"x x x.
The Local Government Unit entitled
To Collect Real Property Taxes
The Former Seventh Division of the Court of Appeals held that the resolution of the complaint lodged before the Pasig RTC did not necessitate the assessment of the parties’ evidence on the metes and bounds of their respective territories. It cited our ruling in Odsigue v. Court of Appeals wherein we said that a certificate of title is conclusive evidence of both its ownership and location. The Court of Appeals even referred to specific provisions of the 1991 Local Government Code and Act. No. 496 to support its ruling that Pasig had the right to collect the realty taxes on the subject properties as the titles of the subject properties show on their faces that they are situated in Pasig.
Under Presidential Decree No. 464 or the “Real Property Tax Code,” the authority to collect real property taxes is vested in the locality where the property is situated:
Sec. 5. Appraisal of Real Property. — All real property, whether taxable or exempt, shall be appraised at the current and fair market value prevailing in the locality where the property is situated.
x x x x
Sec. 57. Collection of tax to be the responsibility of treasurers. — The collection of the real property tax and all penalties accruing thereto, and the enforcement of the remedies provided for in this Code or any applicable laws, shall be the responsibility of the treasurer of the province, city or municipality where the property is situated. (Emphases ours.)
This requisite was reiterated in Republic Act No. 7160, also known as the 1991 the Local Government Code, to wit:
Section 201. Appraisal of Real Property. – All real property, whether taxable or exempt, shall be appraised at the current and fair market value prevailing in the locality where the property is situated. The Department of Finance shall promulgate the necessary rules and regulations for the classification, appraisal, and assessment of real property pursuant to the provisions of this Code.
Section 233. Rates of Levy. – A province or city or a municipality within the Metropolitan Manila Area shall fix a uniform rate of basic real property tax applicable to their respective localities as follows: x x x. (Emphases ours.)
The only import of these provisions is that, while a local government unit is authorized under several laws to collect real estate tax on properties falling under its territorial jurisdiction, it is imperative to first show that these properties are unquestionably within its geographical boundaries.
Accentuating on the importance of delineating territorial boundaries, this Court, in Mariano, Jr. v. Commission on Elections said:
The importance of drawing with precise strokes the territorial boundaries of a local unit of government cannot be overemphasized. The boundaries must be clear for they define the limits of the territorial jurisdiction of a local government unit. It can legitimately exercise powers of government only within the limits of its territorial jurisdiction. Beyond these limits, its acts are ultra vires. Needless to state, any uncertainty in the boundaries of local government units will sow costly conflicts in the exercise of governmental powers which ultimately will prejudice the people's welfare. This is the evil sought to be avoided by the Local Government Code in requiring that the land area of a local government unit must be spelled out in metes and bounds, with technical descriptions. (Emphasis ours.)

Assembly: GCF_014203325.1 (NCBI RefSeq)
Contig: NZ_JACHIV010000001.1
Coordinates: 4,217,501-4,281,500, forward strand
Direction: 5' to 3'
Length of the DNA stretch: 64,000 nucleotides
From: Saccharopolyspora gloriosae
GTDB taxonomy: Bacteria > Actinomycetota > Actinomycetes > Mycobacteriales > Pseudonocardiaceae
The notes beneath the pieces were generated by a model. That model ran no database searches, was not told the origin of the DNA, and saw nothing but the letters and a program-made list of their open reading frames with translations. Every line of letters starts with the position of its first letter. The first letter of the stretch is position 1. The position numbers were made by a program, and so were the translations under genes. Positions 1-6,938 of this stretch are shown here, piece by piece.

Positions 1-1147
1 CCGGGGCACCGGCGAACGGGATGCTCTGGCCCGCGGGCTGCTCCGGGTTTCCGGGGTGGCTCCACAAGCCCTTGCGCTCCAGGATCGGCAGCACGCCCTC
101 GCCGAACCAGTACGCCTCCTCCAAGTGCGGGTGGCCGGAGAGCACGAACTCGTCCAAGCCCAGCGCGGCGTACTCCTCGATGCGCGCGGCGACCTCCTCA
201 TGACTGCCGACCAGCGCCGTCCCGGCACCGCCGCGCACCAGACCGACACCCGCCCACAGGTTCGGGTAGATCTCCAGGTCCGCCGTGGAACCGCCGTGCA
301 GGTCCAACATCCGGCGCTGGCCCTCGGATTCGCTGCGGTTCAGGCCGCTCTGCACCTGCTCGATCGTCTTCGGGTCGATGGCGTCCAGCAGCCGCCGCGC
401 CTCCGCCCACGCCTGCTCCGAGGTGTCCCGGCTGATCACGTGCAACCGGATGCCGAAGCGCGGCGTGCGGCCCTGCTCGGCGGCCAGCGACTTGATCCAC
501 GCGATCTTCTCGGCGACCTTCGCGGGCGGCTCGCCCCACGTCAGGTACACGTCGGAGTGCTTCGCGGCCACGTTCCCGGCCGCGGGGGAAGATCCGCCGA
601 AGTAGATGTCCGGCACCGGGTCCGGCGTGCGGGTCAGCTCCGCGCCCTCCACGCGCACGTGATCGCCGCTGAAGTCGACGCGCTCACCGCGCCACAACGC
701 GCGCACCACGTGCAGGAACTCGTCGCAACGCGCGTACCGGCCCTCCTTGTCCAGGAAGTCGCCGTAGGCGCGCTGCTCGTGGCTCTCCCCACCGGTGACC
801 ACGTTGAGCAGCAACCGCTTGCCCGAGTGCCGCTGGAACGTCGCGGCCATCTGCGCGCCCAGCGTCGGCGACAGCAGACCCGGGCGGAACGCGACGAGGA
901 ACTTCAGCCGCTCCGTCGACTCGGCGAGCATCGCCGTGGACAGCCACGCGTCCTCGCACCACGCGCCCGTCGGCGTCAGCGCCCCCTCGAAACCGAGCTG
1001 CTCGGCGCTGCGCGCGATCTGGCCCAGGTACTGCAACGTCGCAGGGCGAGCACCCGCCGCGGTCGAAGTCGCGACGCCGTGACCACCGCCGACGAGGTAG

The significance of accurately defining a local government unit’s boundaries was stressed in City of Pasig v. Commission on Elections, which involved the consolidated petitions filed by the parties herein, Pasig and Cainta, against two decisions of the Commission on Elections (COMELEC) with respect to the plebiscites scheduled by Pasig for the ratification of its creation of two new Barangays. Ruling on the contradictory reliefs sought by Pasig and Cainta, this Court affirmed the COMELEC decision to hold in abeyance the plebiscite to ratify the creation of Barangay Karangalan; but set aside the COMELEC’s other decision, and nullified the plebiscite that ratified the creation of Barangay Napico in Pasig, until the boundary dispute before the Antipolo RTC had been resolved. The aforementioned case held as follows:
1. The Petition of the City of Pasig in G.R. No. 125646 is DISMISSED for lack of merit; while
2. The Petition of the Municipality of Cainta in G.R. No. 128663 is GRANTED. The COMELEC Order in UND No. 97-002, dated March 21, 1997, is SET ASIDE and the plebiscite held on March 15, 1997 to ratify the creation of Barangay Napico in the City of Pasig is declared null and void. Plebiscite on the same is ordered held in abeyance until after the courts settle with finality the boundary dispute between the City of Pasig and the Municipality of Cainta, in Civil Case No. 94-3006.
Clearly therefore, the local government unit entitled to collect real property taxes from Sta. Lucia must undoubtedly show that the subject properties are situated within its territorial jurisdiction; otherwise, it would be acting beyond the powers vested to it by law.
x x x."